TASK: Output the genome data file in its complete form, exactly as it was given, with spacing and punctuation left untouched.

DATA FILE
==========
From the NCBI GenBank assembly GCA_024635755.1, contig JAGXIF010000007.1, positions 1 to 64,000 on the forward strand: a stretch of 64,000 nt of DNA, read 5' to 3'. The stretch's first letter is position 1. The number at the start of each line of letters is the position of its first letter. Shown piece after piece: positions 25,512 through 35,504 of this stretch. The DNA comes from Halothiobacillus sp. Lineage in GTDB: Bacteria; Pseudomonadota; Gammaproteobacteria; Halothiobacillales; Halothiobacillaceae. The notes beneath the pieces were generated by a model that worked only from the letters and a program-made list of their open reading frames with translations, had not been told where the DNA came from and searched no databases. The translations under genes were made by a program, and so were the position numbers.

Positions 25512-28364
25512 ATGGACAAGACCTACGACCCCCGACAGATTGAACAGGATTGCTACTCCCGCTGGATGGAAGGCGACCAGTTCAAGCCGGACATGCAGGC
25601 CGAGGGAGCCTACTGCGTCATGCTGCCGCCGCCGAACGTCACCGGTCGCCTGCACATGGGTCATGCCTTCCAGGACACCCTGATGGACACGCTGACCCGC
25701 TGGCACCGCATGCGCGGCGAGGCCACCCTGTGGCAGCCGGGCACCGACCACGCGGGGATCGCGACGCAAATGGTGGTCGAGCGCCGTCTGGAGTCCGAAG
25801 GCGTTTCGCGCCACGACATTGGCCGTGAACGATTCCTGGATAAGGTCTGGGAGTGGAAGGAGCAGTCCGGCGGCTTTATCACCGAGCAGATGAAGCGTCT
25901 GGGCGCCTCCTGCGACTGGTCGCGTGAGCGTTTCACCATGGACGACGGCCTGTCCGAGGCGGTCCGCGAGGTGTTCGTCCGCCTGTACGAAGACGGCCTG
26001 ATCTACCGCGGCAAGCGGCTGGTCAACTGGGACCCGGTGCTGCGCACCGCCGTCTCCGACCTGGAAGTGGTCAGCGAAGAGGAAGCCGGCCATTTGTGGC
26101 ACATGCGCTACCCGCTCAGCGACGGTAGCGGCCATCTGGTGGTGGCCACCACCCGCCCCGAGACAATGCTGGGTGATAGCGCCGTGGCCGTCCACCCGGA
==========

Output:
From the NCBI GenBank assembly GCA_024635755.1, contig JAGXIF010000007.1, positions 1 to 64,000 on the forward strand: a stretch of 64,000 nt of DNA, read 5' to 3'. The stretch's first letter is position 1. The number at the start of each line of letters is the position of its first letter. Shown piece after piece: positions 25,512 through 35,504 of this stretch. The DNA comes from Halothiobacillus sp. Lineage in GTDB: Bacteria; Pseudomonadota; Gammaproteobacteria; Halothiobacillales; Halothiobacillaceae. The notes beneath the pieces were generated by a model that worked only from the letters and a program-made list of their open reading frames with translations, had not been told where the DNA came from and searched no databases. The translations under genes were made by a program, and so were the position numbers.

Positions 25512-28364
25512 ATGGACAAGACCTACGACCCCCGACAGATTGAACAGGATTGCTACTCCCGCTGGATGGAAGGCGACCAGTTCAAGCCGGACATGCAGGC
25601 CGAGGGAGCCTACTGCGTCATGCTGCCGCCGCCGAACGTCACCGGTCGCCTGCACATGGGTCATGCCTTCCAGGACACCCTGATGGACACGCTGACCCGC
25701 TGGCACCGCATGCGCGGCGAGGCCACCCTGTGGCAGCCGGGCACCGACCACGCGGGGATCGCGACGCAAATGGTGGTCGAGCGCCGTCTGGAGTCCGAAG
25801 GCGTTTCGCGCCACGACATTGGCCGTGAACGATTCCTGGATAAGGTCTGGGAGTGGAAGGAGCAGTCCGGCGGCTTTATCACCGAGCAGATGAAGCGTCT
25901 GGGCGCCTCCTGCGACTGGTCGCGTGAGCGTTTCACCATGGACGACGGCCTGTCCGAGGCGGTCCGCGAGGTGTTCGTCCGCCTGTACGAAGACGGCCTG
26001 ATCTACCGCGGCAAGCGGCTGGTCAACTGGGACCCGGTGCTGCGCACCGCCGTCTCCGACCTGGAAGTGGTCAGCGAAGAGGAAGCCGGCCATTTGTGGC
26101 ACATGCGCTACCCGCTCAGCGACGGTAGCGGCCATCTGGTGGTGGCCACCACCCGCCCCGAGACAATGCTGGGTGATAGCGCCGTGGCCGTCCACCCGGA